Merrick, NY—Few jewelers would consider selling a significant diamond without a grading certificate, and in today’s information-packed society, few consumers would consider buying one. But what began as a tool for establishing a standard set of parameters to evaluate the quality of a stone—and, by extension, build consumer trust in jewelers—also can break that very same trust.
In an exclusive spot-check survey of prestige jewelers conducted by The Centurion, fully 100% of respondents say they’ve not only observed inconsistencies in diamond grading between different laboratories in the industry, but also lost sales or been put on the defensive by customers questioning the validity of their prices.
Gem grading, of course, is an inexact science and as long as there is a human element involved, there is bound to be some variance. But jewelers told The Centurion there’s a big difference between the subtle variances that might arise from two separate individuals’ opinions, and a certificate that’s significantly—as much as two or three grades—off. Jewelers also believe luxury consumers are smarter than that: when asked if they agree with the statement “I don’t think consumers realize grading can be inconsistent,” not one single respondent agreed.
When asked why there is demand for 'soft' grade reports, respondents laid the blame equally across labs, retailers, appraisers, and consumers. The green slice indicates respondents who answered "all of the above." The orange slice represents those who feel soft grading is driven by labs seeking business and the blue, by retailers trying to increase perceived value of their products. The purple and red in the color legend represent "appraisers who can't agree on standards," and "consumers who want a bargain," but neither of these alone were cited as primary drivers of demand for soft grading.
All respondents observed grading inconsistencies by other retailers, as well. 75% say it happens “often,” and 25%, “occasionally.” Not surprisingly, respondents said the worst offenders are companies that bill themselves as wholesale, manufacturer-direct, or other discounters. The mall didn’t fare so well, either: respondents also perceive chain jewelry stores among the most frequent offenders.
Among the various labs, respondents overwhelmingly trust GIA (Gemological Institute of America) and AGS (American Gem Society) Labs not to “sweet grade;” HRD’s (Hoge Raad voor Diamant, or Diamond High Council, Antwerp, Belgium) lab also rated favorably, though relatively few American jewelers use it.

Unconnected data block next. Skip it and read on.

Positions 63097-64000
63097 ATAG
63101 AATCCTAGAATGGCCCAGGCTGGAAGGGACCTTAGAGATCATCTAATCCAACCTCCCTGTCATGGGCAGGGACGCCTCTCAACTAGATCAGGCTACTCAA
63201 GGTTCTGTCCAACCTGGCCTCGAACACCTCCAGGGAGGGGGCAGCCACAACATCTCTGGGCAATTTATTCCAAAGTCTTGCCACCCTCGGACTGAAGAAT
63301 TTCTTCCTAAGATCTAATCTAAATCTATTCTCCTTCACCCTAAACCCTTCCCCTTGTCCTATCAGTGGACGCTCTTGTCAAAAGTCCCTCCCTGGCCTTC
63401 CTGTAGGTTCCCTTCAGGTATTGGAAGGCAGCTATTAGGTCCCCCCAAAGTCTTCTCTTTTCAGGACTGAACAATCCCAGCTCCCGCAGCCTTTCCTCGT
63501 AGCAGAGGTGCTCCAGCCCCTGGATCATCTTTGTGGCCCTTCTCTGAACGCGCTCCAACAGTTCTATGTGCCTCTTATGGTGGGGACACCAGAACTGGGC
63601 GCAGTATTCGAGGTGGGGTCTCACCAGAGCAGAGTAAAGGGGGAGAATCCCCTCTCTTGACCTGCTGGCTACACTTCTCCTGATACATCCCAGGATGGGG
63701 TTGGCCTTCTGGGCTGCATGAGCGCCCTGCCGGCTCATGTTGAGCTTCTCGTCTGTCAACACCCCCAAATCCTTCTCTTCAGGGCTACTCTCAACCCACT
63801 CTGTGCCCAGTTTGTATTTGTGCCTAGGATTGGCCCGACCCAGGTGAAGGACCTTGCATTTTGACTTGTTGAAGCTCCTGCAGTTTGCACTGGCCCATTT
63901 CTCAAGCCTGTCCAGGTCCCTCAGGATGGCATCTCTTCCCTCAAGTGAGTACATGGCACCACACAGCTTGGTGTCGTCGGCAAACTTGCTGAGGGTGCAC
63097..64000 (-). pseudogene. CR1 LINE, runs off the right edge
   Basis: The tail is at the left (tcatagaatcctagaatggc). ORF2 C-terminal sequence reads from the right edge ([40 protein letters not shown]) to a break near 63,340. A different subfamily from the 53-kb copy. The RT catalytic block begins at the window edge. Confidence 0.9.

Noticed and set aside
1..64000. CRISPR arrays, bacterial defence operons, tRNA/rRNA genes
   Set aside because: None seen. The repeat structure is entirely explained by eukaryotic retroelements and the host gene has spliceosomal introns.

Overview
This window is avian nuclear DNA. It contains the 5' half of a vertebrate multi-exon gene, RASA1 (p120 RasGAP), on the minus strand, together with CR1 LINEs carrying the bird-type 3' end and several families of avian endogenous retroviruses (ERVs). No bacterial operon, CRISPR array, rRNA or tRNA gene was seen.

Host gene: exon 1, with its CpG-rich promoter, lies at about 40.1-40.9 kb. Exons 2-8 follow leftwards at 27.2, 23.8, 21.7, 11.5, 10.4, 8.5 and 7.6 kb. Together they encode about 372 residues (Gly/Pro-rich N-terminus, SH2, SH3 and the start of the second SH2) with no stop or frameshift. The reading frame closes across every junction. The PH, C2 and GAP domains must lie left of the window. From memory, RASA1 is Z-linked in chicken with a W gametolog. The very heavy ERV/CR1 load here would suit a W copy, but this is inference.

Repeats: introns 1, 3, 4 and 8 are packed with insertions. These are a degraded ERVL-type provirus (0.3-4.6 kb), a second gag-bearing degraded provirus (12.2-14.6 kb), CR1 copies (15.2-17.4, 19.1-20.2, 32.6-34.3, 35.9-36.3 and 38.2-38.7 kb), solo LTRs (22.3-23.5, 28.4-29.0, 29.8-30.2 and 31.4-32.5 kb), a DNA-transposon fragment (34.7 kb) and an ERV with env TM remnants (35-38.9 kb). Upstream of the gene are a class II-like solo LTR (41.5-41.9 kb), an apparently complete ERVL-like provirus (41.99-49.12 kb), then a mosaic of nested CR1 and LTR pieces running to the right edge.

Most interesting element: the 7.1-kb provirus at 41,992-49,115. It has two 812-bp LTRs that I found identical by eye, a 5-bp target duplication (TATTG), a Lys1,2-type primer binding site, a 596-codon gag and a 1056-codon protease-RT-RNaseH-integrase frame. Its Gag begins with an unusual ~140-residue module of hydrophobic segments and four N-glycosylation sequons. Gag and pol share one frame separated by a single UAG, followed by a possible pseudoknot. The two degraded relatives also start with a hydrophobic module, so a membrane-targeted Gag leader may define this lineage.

Respondents were asked to name which labs they regularly use. Most often named were, in descending order from left, GIA, AGS, EGL USA, EGL Israel. The grey bar represents "all other responses." Since more than one answer was allowed, totals equal more than 100%.
Yet even if consumers know better, jewelers say soft or inflated grading wouldn’t exist without demand. When asked who they feel is most responsible for grade inflation—labs seeking business, retailers trying to enhance perceived value, squabbling appraisers, or consumers who want to feel like they “got a deal,” almost ¾ of respondents said all of the above.
Most jewelers require a grading report for all stones over a certain size. A minority (16.7%) insist on getting their own report anyway, so the presence or absence of one isn’t a deal-breaker. The minimum size for most respondents to require a cert was 0.75 ct. or higher, but a small percentage of respondents require them for anything above a half carat. And in the words of one respondent, the labs’ job is to grade it, not evaluate it. “The labs that give ‘appraised values’ with their certifications should be censored,” she writes.
On a related topic, The Centurion survey also did a spot check about some appraisal practices. 63.2% of respondents recall having heard advertisements for jewelry guaranteed to appraise for an amount higher than the selling price. Most, but not all, respondents feel this is deceptive and wrong, but a small percentage said there are occasions when it’s warranted. Writes one respondent, “There are circumstances when an item should have a statement of value higher than the sale price; for example, [if] a discount was given or the item was sold at a price based upon a lower gold market.”
Another respondent takes a practical approach. “[We appraise] a little higher in case of gold prices [going up] and we want to cover ourselves if we have to remake a piece.”
None of the survey respondents, however, feel such an appraisal should be used as a marketing or selling tool. When asked how they handle situations that they think are cases of deception, answers varied from resignation to fury.
While some respondents feel certain circumstances warrant appraising a piece for more than the purchase price (blue slice), the majority feel it's wrong. None of our respondents believe it should be used as a selling tool (purple legend bar).
“I don’t know who to report it to, or if an agency would bother to do anything about it as the practice is so widespread,” was one comment. Said another, “the various state and government agencies see the same ads and apparently could care less.” This respondent also pointed out that consumers who fall for that pitch are the ones who need to feel they got a deal. As most upscale jewelers do, he tries to explain the process and educate suspicious consumers. Some, he said, will learn eventually and others never will. Another respondent, however, feels upscale jewelers do have an opportunity to build trust this way. He successfully helped a customer verify the true value of a piece purchased from Costco—he writes that the warehouse club apparently reimbursed the customer for the cost of his appraisal.
All Centurion survey respondents said they provide appraisals with the jewelry they sell. 83.3% appraise it for the exact purchase price; the remainder, for keystone value (presumably having sold it for less.)